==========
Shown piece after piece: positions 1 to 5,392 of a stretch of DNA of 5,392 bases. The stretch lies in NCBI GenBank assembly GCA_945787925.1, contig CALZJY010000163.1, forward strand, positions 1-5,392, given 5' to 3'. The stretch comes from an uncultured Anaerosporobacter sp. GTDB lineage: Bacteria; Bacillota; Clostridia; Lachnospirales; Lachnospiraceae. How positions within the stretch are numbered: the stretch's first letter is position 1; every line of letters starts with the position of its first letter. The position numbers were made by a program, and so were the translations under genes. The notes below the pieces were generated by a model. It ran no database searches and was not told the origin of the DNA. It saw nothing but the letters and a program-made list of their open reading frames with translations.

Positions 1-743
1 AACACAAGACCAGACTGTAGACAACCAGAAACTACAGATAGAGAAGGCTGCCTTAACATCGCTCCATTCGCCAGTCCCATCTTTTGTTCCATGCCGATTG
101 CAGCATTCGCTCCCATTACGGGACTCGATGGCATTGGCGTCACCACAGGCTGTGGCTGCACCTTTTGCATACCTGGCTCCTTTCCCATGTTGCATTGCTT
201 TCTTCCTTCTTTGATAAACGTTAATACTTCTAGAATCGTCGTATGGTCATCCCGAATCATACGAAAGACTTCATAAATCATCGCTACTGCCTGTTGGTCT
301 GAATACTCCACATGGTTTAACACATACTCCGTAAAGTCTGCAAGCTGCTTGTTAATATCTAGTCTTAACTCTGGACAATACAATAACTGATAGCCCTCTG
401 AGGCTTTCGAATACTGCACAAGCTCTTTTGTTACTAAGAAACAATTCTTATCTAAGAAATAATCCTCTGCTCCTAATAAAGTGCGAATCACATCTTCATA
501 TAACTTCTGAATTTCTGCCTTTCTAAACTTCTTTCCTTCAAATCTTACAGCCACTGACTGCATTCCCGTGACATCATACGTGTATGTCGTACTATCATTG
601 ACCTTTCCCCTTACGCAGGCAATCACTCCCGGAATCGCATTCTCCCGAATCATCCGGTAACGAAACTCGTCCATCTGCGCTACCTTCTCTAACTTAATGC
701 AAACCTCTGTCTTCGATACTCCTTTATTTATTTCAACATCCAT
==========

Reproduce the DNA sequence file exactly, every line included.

Shown piece after piece: positions 1 to 5,392 of a stretch of DNA of 5,392 bases. The stretch lies in NCBI GenBank assembly GCA_945787925.1, contig CALZJY010000163.1, forward strand, positions 1-5,392, given 5' to 3'. The stretch comes from an uncultured Anaerosporobacter sp. GTDB lineage: Bacteria; Bacillota; Clostridia; Lachnospirales; Lachnospiraceae. How positions within the stretch are numbered: the stretch's first letter is position 1; every line of letters starts with the position of its first letter. The position numbers were made by a program, and so were the translations under genes. The notes below the pieces were generated by a model. It ran no database searches and was not told the origin of the DNA. It saw nothing but the letters and a program-made list of their open reading frames with translations.

Positions 1-743
1 AACACAAGACCAGACTGTAGACAACCAGAAACTACAGATAGAGAAGGCTGCCTTAACATCGCTCCATTCGCCAGTCCCATCTTTTGTTCCATGCCGATTG
101 CAGCATTCGCTCCCATTACGGGACTCGATGGCATTGGCGTCACCACAGGCTGTGGCTGCACCTTTTGCATACCTGGCTCCTTTCCCATGTTGCATTGCTT
201 TCTTCCTTCTTTGATAAACGTTAATACTTCTAGAATCGTCGTATGGTCATCCCGAATCATACGAAAGACTTCATAAATCATCGCTACTGCCTGTTGGTCT
301 GAATACTCCACATGGTTTAACACATACTCCGTAAAGTCTGCAAGCTGCTTGTTAATATCTAGTCTTAACTCTGGACAATACAATAACTGATAGCCCTCTG
401 AGGCTTTCGAATACTGCACAAGCTCTTTTGTTACTAAGAAACAATTCTTATCTAAGAAATAATCCTCTGCTCCTAATAAAGTGCGAATCACATCTTCATA
501 TAACTTCTGAATTTCTGCCTTTCTAAACTTCTTTCCTTCAAATCTTACAGCCACTGACTGCATTCCCGTGACATCATACGTGTATGTCGTACTATCATTG
601 ACCTTTCCCCTTACGCAGGCAATCACTCCCGGAATCGCATTCTCCCGAATCATCCGGTAACGAAACTCGTCCATCTGCGCTACCTTCTCTAACTTAATGC
701 AAACCTCTGTCTTCGATACTCCTTTATTTATTTCAACATCCAT